Edward Thomas and so many like him trusted that they were putting their lives on the line to help save England and bring about the end of War…

Also tomorrow we remember the Prince of Peace coming into Jerusalem, riding on a donkey, not a tank or armoured car. And it is still not too late to pray and strive for Peace, starting by sowing a seed of love and peace in our own hearts.

And may Edward Thomas and all who fell in War, through the mercy of God, rest in Peace. Amen.

MMB

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28 March: “Is Christianity Dead?”- Our Response to BBB: III – The church should feel like a place of welcome.

 

Dear BBB,

I spend a fair bit of time with teenage boys, and was one myself. Let me return to those lads staring at the ceiling. Part of the answer to their apparent detachment was that they – and the girls – should have been at the door, greeting people, handing out newsletters and hymn books, finding seats for visitors, pointing out the toilets/washrooms. Yes, some of them would feel awkward doing that, but if you are part of the team you are part of the community. Welcoming could be a ministry they undertake as part of the confirmation programme.

Even when no-one is there but the One in the Tabernacle, a Church should feel like a place of welcome. I sometimes feel a little over-welcomed at Canterbury Cathedral when I just want to dive into the dark, quiet crypt for ten minutes. There is a certain nervous zeal amongst the welcomers when I enter wearing my day-glow builder’s jacket for cycling. But no question of turning me away because I look like a manual worker.

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For good reasons the church porch may be the only space open outside service times. Does it speak of the life of the parish? Can the visitor discover what’s going on and who is responsible for different activities? If I’m in town to visit my relative in hospital, can I see the contact details for the chaplains? Is there a written introduction to the church and parish? In more than one language? Can a wheelchair user see the sanctuary and tabernacle if the main church is locked?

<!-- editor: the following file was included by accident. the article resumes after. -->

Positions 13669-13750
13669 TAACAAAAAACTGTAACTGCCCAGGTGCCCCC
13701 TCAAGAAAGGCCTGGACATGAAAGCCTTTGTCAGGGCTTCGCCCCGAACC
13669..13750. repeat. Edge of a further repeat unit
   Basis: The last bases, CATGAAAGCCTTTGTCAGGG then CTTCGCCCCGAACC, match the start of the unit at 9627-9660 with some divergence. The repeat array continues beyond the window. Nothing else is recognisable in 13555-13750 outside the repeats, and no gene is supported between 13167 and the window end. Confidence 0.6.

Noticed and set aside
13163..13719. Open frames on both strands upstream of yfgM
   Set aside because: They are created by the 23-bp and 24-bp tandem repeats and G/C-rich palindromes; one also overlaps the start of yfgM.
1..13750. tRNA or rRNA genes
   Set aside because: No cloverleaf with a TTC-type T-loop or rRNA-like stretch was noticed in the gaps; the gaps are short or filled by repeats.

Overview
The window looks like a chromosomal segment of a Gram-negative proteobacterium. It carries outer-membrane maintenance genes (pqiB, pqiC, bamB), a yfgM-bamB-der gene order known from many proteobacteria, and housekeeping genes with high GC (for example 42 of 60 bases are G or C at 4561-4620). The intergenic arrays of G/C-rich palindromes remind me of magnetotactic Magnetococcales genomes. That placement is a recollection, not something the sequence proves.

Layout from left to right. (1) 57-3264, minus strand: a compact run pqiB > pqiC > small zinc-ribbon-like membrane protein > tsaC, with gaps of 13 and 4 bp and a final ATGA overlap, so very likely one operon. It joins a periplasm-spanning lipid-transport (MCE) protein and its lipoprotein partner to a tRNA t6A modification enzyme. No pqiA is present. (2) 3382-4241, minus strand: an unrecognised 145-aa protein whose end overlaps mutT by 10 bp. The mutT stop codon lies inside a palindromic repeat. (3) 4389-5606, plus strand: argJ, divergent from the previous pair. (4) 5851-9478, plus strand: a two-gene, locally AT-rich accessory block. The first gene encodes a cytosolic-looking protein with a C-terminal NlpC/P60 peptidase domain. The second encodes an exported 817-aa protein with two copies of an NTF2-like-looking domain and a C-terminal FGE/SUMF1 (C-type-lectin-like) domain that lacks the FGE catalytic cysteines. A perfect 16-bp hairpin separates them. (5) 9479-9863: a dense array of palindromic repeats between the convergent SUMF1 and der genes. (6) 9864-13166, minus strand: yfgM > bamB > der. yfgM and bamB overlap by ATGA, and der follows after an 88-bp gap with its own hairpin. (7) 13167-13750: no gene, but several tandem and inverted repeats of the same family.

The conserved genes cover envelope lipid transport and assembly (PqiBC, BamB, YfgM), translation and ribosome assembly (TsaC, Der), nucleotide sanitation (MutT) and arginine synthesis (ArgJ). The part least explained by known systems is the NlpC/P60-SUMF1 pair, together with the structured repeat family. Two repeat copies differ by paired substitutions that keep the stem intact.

This is all part of ‘do these Christians love one another?’ It is the body language of the parish, absorbed before the newcomer has set foot in the church or joined in Mass.

They say body language conveys more than the spoken word, but one Mass when one of my children was really vocal, an old lady looked daggers at us, or so we thought, till she came over after Mass and made a real fuss of her.

She was blessing our marriage and our child.

A visitor to our parish once complained that he could not pray seated near us when one of the children was too enthusiastic for his liking. He could have sat elsewhere. Such attitudes drive people away; there was the parish priest at a seaside town who told us he expected young children (ours would have been two and four years old) to stay in the porch. We stayed in church, they were quiet, and he complimented us afterwards – but we would not have wanted to worship there regularly.